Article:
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2020 in Review: Tzu-Wei Lin

Perhaps the last we’ll see of the utility player.

Baltimore Orioles v Boston Red Sox Photo by Kathryn Riley/Getty Images

Welcome to our 2020 Red Sox in Review series. This is, as you can probably guess, where we will be reviewing all of the players who made at least a modest impact on the Red Sox in 2020. Every week day we’ll be deep diving into one player. For each edition we’ll describe the season in a sentence, look at the positives from the year as well as negatives, look back at our one big question from the season preview and look ahead to the 2021 season. We’ll be going in alphabetical order of the players on this listT. You can look over that list and drop a name in the comments if you think I left anyone out who should be mentioned here. Got it? Good. Today we are exploring how 2020 was for Tzu-Wei Lin.

2020 in one sentence

Tzu-Wei Lin continued to serve as emergency depth without being able to impress in what was perhaps his last chance at solidifying himself as a major-leaguer.

The Positives

There really wasn’t a whole lot of positives to boast about for Lin, who as I said may have just gotten his last chance in a major-league role. The utility man was, unsurprisingly, used sparingly over the season, receiving only 57 plate appearances over the 60-game campaign. And while the overall numbers and performance was bad, he did continue to provide his number one most valuable asset: His versatility. For all of the issues at the plate, Lin can still play all over the diamond, and play good defense at those spots. He’s a natural shortstop and is smoothest in those middle infield spots, but he’s been playing in the outfield for a few years as well. His athleticism has allowed him to play in all three spots at times. He even got to pitch this season, as pictured above, though that didn’t exactly go so well.

And on top of the defensive versatility, Lin has also proven to be a good runner to bring off the bench late in games. He doesn’t have burning speed like career pinch runners such as Terrence Gore and Quintin Berry, but for a Red Sox team that has lacked speed on their bench for a few years now, Lin has been a nice option. He consistently grades out as a positive base runner due to his ability to take extra bases at a high rate. These are not skills that will give a player any sort of significant role in the majors, but they are nice skills to have on a contending team needing some extra depth on the bench.

Boston Red Sox v Atlanta Braves Photo by Todd Kirkland/Getty Images

The Negatives

The issue for Lin as he looks to stick on benches for at least a few more years is that he hasn’t been able to prove he can consistently hit in the majors. After his breakout season in the minors in 2017, he has had a couple of seasons in which he hit at the highest level, albeit in part-time roles. He finished 2017 with a 93 wRC+ and improved upon that in 2018 to finish with a mark of 100. The last two seasons have been a bit rougher, with this past season ending with a -12 mark, meaning he was more than 100 percent worse than the league-average hitter.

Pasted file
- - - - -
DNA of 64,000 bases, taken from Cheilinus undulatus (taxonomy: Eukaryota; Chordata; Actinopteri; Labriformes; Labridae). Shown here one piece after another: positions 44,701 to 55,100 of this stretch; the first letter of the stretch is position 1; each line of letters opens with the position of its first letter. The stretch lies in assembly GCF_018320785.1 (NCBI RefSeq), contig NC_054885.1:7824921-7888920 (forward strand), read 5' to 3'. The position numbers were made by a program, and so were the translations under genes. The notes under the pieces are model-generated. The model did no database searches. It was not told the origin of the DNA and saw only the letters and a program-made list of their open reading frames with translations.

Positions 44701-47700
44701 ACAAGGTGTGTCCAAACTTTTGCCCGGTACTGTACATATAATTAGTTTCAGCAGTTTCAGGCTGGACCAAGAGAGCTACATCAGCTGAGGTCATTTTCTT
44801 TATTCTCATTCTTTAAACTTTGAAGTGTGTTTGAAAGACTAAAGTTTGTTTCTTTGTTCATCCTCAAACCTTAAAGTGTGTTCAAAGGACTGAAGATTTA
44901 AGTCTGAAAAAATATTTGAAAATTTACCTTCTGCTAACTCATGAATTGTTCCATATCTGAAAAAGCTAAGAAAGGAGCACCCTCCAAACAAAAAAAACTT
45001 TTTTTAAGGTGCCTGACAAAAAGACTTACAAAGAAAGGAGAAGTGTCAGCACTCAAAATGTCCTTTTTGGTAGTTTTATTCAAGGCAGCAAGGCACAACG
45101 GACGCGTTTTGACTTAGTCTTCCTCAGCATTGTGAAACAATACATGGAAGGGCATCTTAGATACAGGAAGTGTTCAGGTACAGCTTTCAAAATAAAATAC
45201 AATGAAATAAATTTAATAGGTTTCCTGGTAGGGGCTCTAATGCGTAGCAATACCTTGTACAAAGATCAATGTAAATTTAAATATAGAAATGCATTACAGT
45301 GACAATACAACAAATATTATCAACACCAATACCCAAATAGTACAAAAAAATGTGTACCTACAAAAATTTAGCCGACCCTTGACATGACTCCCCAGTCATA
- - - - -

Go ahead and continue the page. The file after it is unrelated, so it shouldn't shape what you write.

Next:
Granted, the sample size here is small enough (57 plate appearances) that we certainly can’t call that a true-talent, but the struggles were eye-opening. In the past, Lin has at least been able to draw some walks and get on base a little bit. That did not happen this past season as he started to chase more pitches out of the zone. A batter can get away with chasing bad pitches at times if they either make a lot of contact or hit for a lot of power. Lin does neither of those things, and thus has a thin line to walk with his plate discipline. In those two initial strong seasons referenced above, he carried walk rates in the double digits.

Lin also continued a troubling trend of striking out far too much. This had not been much of an issue for him in the early parts of his minor-league career. For a long time, Lin looked like a prototypical utility player who could play good defense, run, and put the ball in play. Even when he broke out in Double-A in 2017, he struck out only 15 percent of the time. As soon as he reached the majors, though, he struggled to adjust to major-league pitching. That culminated in a rate near 30 percent this past season. For a guy with a career Isolated Power (SLG - AVG) under .100, that won’t cut it. Again, it comes back to chasing too many bad pitches and failing to put them into play.

The Big Question

Can Tzu-Wei Lin stick with the Red Sox?

Well, in terms of the 2020 season the answer was yes. Lin entered this past season without minor-league options, so it wasn’t clear whether or not he would actually make it through the season without being put on waivers. He did, but that says more about the Red Sox’s lack of depth options than anything else. He also did miss some time in July with injury. The run with the organization ended after the season, though. He was outrighted to Triple-A in late-October and, according to Baseball America, became a minor-league free agent earlier this month.

Looking ahead to 2021

Lin is a free agent right now, but that doesn’t mean he won’t be back with the Red Sox. It is not at all uncommon to see minor-league free agents end up back in their original organization. And, as a depth option off of the 40-man roster, the Red Sox would likely welcome him back. However, the infield situation is becoming a bit more crowded, with C.J. Chatham, Jonathan Araúz and Jeter Downs already projected to be at Triple-A, not to mention Christian Arroyo and Yairo Muñoz in the majors. If Lin were to return, his role would likely be more of an outfielder. More likely is he tries to latch on in another organization, and a trip overseas to try and rebuild his value in a different league likely isn’t off the table either.